ottavio
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I had settled with the PECONET009's comment, now onebuck's post has got me proper confused. Assuming this is a laptop we're talking about
Quote:
Originally Posted by onebuck View Post
CMOS battery just provides the means to keep the things going whenever the AC power is removed.
So are you saying that when the AC is plugged in, the CMOS is powered by the AC itself, not the CMOS battery? And:
Quote:
Originally Posted by onebuck View Post
The current flow to the CMOS is controlled by a blocking diode circuit to either switch flow from battery or AC.
When you say battery do you mean CMOS battery or laptop battery?

Thanks
 
Old 08-25-2013, 05:59 PM   #9
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The CMOS battery is a simple cell that is used to power the RTC and some other things of the CMOS when the computer is not powered. The CMOS battery doesn't know whether it is in a laptop or a desktop -- it only works when the motherboard has no power across its terminals.
 
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Old 08-26-2013, 09:33 AM   #10
onebuck
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Member Response

Hi,

Quote:
Originally Posted by ottavio View Post
I had settled with the PECONET009's comment, now onebuck's post has got me proper confused. Assuming this is a laptop we're talking about

So are you saying that when the AC is plugged in, the CMOS is powered by the AC itself, not the CMOS battery? And:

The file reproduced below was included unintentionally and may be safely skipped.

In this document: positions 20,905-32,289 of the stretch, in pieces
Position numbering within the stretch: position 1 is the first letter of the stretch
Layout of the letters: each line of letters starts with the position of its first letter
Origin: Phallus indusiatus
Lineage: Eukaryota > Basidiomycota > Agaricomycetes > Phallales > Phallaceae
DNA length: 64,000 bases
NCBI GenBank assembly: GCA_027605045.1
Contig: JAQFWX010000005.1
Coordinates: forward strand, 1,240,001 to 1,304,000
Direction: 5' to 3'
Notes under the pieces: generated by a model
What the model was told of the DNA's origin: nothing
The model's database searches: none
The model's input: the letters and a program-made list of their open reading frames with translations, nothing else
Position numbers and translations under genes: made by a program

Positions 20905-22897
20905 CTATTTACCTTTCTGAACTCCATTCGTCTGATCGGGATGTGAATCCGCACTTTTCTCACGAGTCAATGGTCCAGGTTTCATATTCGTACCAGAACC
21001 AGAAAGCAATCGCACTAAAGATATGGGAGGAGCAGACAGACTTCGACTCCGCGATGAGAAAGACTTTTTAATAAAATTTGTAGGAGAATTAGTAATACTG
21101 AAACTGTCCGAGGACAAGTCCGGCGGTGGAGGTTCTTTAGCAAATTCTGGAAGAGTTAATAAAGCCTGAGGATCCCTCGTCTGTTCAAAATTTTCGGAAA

When you say battery do you mean CMOS battery or laptop battery?

Thanks
As to the CMOS battery, it does not matter whether Desktop or Laptop. When there is source power (AC or Laptop battery) the CMOS battery is not supplying power to CMOS. The blocking diode circuitry prevents the CMOS battery from providing power. Once you loose AC or Laptop battery then the flow will be allowed through the circuit from the CMOS battery.

Look at: https://en.wikipedia.org/wiki/CMOS

& here: https://en.wikipedia.org/wiki/Diode
Hope this help clear things up for you.
 
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Old 08-26-2013, 03:55 PM   #11
jefro
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I have never seen a motherboard designed that provides any power to the cmos battery so that it can be recharged.

I can't remember how few batteries I have changed over the decades. They used to be small real time clocks on some. They have been odd soldered on ones and some fairly big batteries.

At home I always remove the power to the entire system by a power strip. I don't need to supply 45 watts of standby power or AC to the room cause I am cheap. You won't gain anything from leaving it powered on except maybe some standby/hibernate issues or wake on lan. Leaving power to even a powered off system may allow some other damages from weather or power issues.